Will not allow any anti-India activities: Myanmar to India

The visit has been projected by the external affairs ministry as part of the “Act East” policy of engaging with countries in Southeast Asia.
External affairs minister Sushma Swaraj is on a one-day visit to Myanmar.(Reuters file photo)
External affairs minister Sushma Swaraj is on a one-day visit to Myanmar.(Reuters file photo)
Updated on Aug 22, 2016 08:20 PM IST
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Hindustan Times | By, New Delhi

Myanmar’s leaders assured external affairs minister Sushma Swaraj on Monday that they would not allow the country’s territory to be used by anti-India militants as New Delhi launched an effort aimed at charting a new course in ties with the Southeast Asian nation.

Swaraj flew to Myanmar with foreign secretary S Jaishankar and senior foreign ministry officials for a day-long visit, close on the heels of a five-day, high-octane visit to China by the country’s de-facto leader Aung San Suu Kyi.

This was the first high-level visit from India after Suu Kyi’s National League for Democracy pulled off a landslide win in last year’s election and brought down the curtains on five decades of military rule. Suu Kyi had been miffed by India’s decision to engage with the erstwhile junta, largely due to security concerns related to the northeastern states.

“The Myanmar side stated that activities of insurgent groups would not be countenanced from Myanmar territory and suggested that this issue should be addressed and taken forward through cooperation in established bilateral forums,” a source told Hindustan Times.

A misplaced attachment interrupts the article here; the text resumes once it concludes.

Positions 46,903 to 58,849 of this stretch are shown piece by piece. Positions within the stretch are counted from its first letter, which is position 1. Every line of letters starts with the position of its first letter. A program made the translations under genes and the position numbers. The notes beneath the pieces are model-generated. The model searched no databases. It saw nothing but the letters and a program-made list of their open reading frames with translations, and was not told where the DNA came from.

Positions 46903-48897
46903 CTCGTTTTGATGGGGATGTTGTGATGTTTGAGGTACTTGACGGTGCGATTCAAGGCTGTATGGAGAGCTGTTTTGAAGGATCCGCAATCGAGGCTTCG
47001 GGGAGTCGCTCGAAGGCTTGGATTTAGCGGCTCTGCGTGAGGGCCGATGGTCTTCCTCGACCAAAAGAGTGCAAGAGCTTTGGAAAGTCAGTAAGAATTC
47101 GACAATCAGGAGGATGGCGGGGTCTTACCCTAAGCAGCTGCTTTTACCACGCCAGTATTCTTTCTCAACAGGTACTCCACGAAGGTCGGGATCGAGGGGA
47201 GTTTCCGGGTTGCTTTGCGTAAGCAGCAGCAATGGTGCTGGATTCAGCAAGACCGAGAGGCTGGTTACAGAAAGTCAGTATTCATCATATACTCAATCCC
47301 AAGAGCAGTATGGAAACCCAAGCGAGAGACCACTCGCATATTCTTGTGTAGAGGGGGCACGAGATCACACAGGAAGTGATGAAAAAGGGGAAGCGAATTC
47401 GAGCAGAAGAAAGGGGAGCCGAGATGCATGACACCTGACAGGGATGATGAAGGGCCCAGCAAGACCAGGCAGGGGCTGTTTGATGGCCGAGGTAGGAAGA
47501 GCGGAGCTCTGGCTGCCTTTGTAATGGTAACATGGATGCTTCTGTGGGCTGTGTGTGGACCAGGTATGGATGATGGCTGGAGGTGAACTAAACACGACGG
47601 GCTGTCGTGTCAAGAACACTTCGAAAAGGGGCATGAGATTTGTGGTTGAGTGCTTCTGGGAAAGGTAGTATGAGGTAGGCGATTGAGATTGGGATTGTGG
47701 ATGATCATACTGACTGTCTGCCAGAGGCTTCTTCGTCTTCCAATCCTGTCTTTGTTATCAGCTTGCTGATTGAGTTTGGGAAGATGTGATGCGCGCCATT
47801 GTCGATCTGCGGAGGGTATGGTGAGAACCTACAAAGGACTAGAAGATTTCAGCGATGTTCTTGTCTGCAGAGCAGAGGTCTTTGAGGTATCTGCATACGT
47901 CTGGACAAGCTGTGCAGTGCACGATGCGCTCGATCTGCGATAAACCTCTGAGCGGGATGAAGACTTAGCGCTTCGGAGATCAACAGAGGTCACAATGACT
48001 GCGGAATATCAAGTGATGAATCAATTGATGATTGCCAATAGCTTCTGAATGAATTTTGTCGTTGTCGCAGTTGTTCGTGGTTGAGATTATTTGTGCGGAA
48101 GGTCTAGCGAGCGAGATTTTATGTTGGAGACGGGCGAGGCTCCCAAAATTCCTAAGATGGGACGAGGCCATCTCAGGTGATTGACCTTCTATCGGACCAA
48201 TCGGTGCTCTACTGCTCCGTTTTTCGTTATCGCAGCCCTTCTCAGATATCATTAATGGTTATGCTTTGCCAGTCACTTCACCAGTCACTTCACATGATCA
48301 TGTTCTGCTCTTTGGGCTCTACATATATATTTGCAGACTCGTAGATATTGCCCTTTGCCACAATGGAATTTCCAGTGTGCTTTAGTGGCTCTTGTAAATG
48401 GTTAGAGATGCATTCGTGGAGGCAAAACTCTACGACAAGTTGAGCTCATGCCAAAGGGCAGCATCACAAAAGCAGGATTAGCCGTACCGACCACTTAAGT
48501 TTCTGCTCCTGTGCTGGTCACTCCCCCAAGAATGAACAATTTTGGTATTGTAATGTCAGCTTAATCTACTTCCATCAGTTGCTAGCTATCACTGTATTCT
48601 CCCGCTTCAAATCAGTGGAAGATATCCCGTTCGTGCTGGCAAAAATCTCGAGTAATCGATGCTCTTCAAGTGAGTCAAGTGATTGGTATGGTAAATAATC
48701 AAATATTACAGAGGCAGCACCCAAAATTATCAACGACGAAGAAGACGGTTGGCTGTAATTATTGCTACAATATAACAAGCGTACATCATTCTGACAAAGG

External affairs ministry spokesperson Vikas Swarup said Myanmar’s leadership had made an assurance “that they will not allow any insurgent groups to use any territory for action against India”.

The cross-border activities of insurgent groups figured in Swaraj’s discussions. Her visit comes days after Indian soldiers clashed with NSCN-K militants in Nagaland who were trying to sneak in from Myanmar. Reports suggested the Indian troops had crossed into Myanmar but this was denied by New Delhi.

India has a backlog to clear with Myanmar’s new leadership in terms of catching up with it and addressing the mistrust that seeped in because of the close ties with the junta. China, which too had a pronounced tilt towards the junta, gave Suu Kyi a welcome fit for a head of state when she visited Beijing last week.

Swaraj congratulated Suu Kyi for her victory in the “first genuine election” and assured her of “all help”. She said: “India is committed to strengthening your democratic institutions and socio-economic development of your people.”

Swaraj also met President Htin Kyaw. Both sides agreed to identify new areas of cooperation with untapped potential. This includes agriculture, especially the import of pulses from Myanmar, power, renewable energy, skill development, health, education, transport and social development, sources said.

The two sides also discussed the upcoming BRICS-BIMSTEC Outreach Summit to be held in Goa. Swaraj also invited Suu Kyi and Kyaw to visit India.

Swaraj’s visit assumes importance in view of China’s active mediatory role in the ethnic conflicts of Myanmar, a declared priority for Suu Kyi, and its investment in massive economic projects. Chinese foreign minister Wang Yi travelled to Myanmar in April.

Myanmar is the only Southeast Asian country that India shares a land boundary with and it is an important cog in the NDA government’s “Act East” policy. As Myanmar shares a 1,643-km boundary with four northeastern Indian states, many militant groups use the country as a safe haven.

“In my view, this is an important reach out effort. More than the geopolitics of it, the bilateral components are very significant. There are key security issues to be discussed,” said M K Bhadrakumar, a retired diplomat and analyst.

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